That is really interesting, especially in light of what Christopher mentioned about the original ending. The story would have been tragic enough had Gretchen been simply used and cast away by Faust. Ophelia is certainly tragic enough without becoming evil to others. I wonder why Goethe felt the need to include infanticide... unless this is part of the original Faust myth, perhaps?


message 9: by Theresa (new)

Theresa | 856 comments I don't know for sure how insane she went in the end, she could still tell the difference between good and evil and chose to embrace death rather than keep company with the devil. I wonder if people who have read Camus' "The Outsider" notice similarities with the personal integrity with which she faces the condemnation of this world?


message 10: by Susan (new)

Susan | 481 comments I find I'm really struggling with the tone of the play. If it's ironic, I would read one way--versus another. And yet, there's the initial comparison with Job, so one tenet is that Faust is being set up for all this, in Gods statement that he won't be corrupted. I've no idea what to make of that, except it appears Faust is in fact corruptible....but Gretchen is somehow redeemed...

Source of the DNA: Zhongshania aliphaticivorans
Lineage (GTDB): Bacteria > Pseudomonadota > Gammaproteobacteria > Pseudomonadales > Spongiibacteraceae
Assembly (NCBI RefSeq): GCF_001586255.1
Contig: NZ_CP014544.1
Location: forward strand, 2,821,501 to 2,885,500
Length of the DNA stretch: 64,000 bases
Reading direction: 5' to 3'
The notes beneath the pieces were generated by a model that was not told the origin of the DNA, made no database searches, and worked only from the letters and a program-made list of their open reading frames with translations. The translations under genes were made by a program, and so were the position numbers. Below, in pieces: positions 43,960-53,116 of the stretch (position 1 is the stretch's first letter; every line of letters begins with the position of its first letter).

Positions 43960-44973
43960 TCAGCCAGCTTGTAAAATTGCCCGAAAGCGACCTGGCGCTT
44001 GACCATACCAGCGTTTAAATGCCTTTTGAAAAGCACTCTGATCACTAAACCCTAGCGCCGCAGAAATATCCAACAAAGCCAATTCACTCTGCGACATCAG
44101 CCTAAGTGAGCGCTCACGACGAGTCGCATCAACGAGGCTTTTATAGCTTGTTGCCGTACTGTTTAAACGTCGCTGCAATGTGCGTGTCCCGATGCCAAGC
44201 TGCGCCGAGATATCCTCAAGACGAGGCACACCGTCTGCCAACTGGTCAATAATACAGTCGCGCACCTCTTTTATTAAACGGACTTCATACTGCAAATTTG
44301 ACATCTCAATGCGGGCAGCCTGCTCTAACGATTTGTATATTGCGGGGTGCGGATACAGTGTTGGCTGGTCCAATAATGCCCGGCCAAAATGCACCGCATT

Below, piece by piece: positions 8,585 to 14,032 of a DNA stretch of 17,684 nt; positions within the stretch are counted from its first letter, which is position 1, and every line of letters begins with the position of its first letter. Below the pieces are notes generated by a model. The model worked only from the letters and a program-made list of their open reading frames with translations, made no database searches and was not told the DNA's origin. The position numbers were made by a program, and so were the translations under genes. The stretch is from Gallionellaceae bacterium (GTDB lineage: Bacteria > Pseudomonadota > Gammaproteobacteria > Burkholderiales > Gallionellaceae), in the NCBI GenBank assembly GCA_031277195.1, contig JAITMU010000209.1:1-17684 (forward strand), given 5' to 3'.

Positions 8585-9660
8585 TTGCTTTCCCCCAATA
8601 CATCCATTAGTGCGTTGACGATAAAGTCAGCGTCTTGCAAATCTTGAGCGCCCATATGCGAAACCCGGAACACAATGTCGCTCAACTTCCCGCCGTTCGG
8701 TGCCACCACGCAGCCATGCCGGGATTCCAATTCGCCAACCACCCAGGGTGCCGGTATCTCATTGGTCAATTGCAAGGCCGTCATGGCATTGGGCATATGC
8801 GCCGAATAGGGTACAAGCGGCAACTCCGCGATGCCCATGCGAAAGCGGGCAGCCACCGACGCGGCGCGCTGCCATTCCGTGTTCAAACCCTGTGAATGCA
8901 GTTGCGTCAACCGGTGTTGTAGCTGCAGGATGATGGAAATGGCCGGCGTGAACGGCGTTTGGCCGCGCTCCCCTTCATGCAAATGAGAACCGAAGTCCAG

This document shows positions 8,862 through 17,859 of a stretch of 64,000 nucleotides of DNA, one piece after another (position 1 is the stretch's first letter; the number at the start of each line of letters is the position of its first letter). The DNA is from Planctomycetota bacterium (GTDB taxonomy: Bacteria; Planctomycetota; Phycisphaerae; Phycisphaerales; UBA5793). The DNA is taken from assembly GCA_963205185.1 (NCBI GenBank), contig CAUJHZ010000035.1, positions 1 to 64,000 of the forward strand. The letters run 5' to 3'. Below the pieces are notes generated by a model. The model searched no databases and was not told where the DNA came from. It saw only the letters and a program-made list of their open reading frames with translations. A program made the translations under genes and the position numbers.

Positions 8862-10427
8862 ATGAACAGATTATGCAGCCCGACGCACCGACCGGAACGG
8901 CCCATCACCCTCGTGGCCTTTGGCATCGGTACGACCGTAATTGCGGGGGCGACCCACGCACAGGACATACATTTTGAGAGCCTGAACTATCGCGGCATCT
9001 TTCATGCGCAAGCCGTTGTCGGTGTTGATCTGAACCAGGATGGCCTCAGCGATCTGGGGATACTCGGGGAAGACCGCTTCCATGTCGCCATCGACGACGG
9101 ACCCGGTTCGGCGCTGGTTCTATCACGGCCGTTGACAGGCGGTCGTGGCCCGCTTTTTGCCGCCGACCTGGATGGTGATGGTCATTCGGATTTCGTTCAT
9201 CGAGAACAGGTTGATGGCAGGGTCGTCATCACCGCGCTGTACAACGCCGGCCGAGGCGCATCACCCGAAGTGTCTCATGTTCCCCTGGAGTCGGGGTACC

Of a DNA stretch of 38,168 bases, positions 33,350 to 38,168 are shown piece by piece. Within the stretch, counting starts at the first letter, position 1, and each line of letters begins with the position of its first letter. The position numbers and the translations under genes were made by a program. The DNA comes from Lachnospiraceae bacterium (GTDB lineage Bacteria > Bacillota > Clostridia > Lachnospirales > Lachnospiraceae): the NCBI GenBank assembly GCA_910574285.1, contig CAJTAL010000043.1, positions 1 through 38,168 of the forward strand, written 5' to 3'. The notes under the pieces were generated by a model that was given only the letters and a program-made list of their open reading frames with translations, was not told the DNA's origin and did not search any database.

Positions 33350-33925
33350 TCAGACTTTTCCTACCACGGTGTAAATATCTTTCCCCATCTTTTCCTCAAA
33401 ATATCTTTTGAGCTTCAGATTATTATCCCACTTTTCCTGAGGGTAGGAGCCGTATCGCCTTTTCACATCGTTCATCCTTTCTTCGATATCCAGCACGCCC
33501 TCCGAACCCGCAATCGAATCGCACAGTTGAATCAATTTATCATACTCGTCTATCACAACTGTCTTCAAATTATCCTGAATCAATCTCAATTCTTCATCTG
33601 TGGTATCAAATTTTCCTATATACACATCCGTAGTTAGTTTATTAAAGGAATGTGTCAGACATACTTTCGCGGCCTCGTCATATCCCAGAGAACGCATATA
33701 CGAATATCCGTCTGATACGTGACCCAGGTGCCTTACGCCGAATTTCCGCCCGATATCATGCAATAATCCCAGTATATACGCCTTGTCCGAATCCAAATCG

message 11: by Lily (new)

Lily (joy1) | 5057 comments Susan wrote: "I find I'm really struggling with the tone of the play. If it's ironic, I would read one way--versus another. And yet, there's the initial comparison with Job, so one tenet is that Faust is being..."